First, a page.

Publication Date

Spring 5-25-2012

Degree Name

MA in Sustainable Development

First Advisor

Charlie Curry-Smithson

Abstract

There are many reasons why issues of food insecurity and hunger exist. Individuals, families, and households have various barriers to food security, often facing more than one at a time. Barriers include limited fixed incomes, minimum wage not equaling a livable wage, unemployment and underemployment, poverty, lack of personal transportation and/or access to public transportation, limited access to shopping areas (food deserts), and health and medical issues.

Considering the current statistics listed below, combined with the ever-increasing cost of food, more households will be struggling to meet their basic nutritional needs. Food insecurity and hunger is a problem faced by many, including Vermonters, and for this reason, the need for the Putney Food Shelf exists.

  • 14.5% of all U.S. households struggle to meet their daily nutritional needs at some point within a year (USDA, 2/23/12).
  • 4.8% of all U.S. households (5.6 million households) accessed emergency food from a food pantry one or more times in 2010 (USDA, 2/23/12).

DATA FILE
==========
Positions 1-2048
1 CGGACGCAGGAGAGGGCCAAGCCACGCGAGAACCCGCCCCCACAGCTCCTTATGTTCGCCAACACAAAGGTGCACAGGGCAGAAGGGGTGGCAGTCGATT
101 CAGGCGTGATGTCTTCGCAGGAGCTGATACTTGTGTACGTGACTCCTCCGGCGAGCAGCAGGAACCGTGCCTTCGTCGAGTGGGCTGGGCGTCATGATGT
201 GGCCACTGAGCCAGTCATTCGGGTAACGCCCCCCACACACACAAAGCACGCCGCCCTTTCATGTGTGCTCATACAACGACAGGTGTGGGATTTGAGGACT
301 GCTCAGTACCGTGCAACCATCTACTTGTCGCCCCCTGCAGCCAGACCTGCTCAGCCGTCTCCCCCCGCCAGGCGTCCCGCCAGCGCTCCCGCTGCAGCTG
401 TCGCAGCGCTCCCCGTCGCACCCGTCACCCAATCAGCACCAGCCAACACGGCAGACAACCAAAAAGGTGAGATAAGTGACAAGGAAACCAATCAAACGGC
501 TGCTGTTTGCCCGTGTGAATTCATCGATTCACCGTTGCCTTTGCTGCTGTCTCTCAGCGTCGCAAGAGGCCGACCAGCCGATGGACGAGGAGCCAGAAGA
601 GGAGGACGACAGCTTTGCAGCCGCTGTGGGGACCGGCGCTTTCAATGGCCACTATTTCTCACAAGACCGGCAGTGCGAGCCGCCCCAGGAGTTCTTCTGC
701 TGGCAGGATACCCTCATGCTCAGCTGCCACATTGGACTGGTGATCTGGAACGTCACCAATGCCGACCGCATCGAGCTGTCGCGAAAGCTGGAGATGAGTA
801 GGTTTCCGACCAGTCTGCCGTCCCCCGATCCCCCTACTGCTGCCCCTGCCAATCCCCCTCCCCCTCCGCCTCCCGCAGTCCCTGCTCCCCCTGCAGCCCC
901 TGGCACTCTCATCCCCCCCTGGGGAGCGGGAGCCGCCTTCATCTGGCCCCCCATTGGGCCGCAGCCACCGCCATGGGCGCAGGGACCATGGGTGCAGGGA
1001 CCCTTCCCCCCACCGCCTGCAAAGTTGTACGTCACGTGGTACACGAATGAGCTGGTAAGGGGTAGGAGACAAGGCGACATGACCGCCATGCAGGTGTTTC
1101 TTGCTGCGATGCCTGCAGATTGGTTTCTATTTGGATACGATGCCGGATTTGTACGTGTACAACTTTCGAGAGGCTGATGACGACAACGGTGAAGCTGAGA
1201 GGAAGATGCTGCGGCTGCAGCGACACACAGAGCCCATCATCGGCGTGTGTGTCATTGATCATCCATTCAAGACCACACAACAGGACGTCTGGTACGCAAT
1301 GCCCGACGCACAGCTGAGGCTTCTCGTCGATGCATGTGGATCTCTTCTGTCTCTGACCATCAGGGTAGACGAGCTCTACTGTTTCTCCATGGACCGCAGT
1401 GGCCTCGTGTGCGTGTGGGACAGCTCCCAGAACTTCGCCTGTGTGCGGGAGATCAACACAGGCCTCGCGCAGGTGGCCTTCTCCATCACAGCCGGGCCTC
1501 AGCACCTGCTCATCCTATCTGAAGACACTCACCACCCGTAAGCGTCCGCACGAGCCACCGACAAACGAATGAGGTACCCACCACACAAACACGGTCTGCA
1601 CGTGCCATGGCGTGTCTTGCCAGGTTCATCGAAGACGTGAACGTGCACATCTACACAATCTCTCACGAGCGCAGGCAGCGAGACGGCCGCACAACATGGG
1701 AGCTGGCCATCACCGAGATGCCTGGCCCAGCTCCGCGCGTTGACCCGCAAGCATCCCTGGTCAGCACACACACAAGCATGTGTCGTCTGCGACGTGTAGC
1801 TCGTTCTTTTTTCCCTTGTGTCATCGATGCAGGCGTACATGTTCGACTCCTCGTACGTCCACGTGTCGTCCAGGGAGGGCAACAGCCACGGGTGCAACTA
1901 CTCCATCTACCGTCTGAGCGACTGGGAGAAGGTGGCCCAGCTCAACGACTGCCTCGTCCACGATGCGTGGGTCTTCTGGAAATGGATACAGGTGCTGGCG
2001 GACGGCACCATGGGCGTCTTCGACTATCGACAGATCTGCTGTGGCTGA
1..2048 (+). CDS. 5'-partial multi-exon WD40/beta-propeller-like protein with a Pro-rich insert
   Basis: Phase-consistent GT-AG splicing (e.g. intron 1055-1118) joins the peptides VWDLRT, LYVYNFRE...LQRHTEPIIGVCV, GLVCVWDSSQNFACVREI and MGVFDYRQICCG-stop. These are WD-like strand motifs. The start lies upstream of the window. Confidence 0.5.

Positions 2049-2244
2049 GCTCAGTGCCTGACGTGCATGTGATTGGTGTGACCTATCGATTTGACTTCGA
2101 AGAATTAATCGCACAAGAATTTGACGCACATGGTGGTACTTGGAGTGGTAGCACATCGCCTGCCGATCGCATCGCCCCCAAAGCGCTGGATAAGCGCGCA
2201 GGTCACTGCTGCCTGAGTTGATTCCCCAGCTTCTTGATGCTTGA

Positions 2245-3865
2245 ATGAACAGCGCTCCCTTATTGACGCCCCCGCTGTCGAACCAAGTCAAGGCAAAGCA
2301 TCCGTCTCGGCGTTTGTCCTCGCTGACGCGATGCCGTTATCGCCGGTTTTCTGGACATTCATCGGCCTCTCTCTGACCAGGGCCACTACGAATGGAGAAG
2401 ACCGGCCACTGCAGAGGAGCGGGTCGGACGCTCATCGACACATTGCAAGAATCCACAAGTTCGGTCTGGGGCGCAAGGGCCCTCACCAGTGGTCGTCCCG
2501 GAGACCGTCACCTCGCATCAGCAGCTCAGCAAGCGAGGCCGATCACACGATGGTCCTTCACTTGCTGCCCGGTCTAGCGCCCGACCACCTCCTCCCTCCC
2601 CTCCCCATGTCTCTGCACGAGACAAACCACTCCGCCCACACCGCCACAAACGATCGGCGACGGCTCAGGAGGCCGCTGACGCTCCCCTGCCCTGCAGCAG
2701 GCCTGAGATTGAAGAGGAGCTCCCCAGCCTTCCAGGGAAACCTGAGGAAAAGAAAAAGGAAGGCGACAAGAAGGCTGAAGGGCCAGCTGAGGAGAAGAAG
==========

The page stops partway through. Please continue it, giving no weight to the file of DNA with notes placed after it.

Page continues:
• 5% of Vermont households visit a food shelf or community meal site in a typical month, which includes 12,290 children (VSJF, 2/23/12).
  • 21% of Vermont’s children below the age of 18 live in food insecure households (Hunger Free Vermont, 2/23/12).
  • 32% of Vermonters cannot afford either enough food or nutritious food (Hunger Free Vermont, 2/23/12).

This capstone paper looks at the planning and design process undergone by the Putney Food Shelf beginning in 2010 and continuing through the present day. The purpose of this research project was to design a plan to support a sustainable, volunteer based, social service agency after identifying the needs of the food shelf recipients, the food shelf organizers, and the community. The intent of this paper was to utilize the guidelines for a Course-Linked Capstone (CLC) for Development Management I: Project Planning and Design by creating a document to guide the organization during this transitional phase. This document is collectively important as both an understanding of the project development that occurred from September 2010 to March 2012 and as a historical record for the PFS steering committee.

Disciplines

Business Administration, Management, and Operations | Civic and Community Engagement | Communication | Community-Based Learning | Community-Based Research | Inequality and Stratification | Organizational Behavior and Theory | Other Food Science | Other Nutrition | Social and Behavioral Sciences | Social Work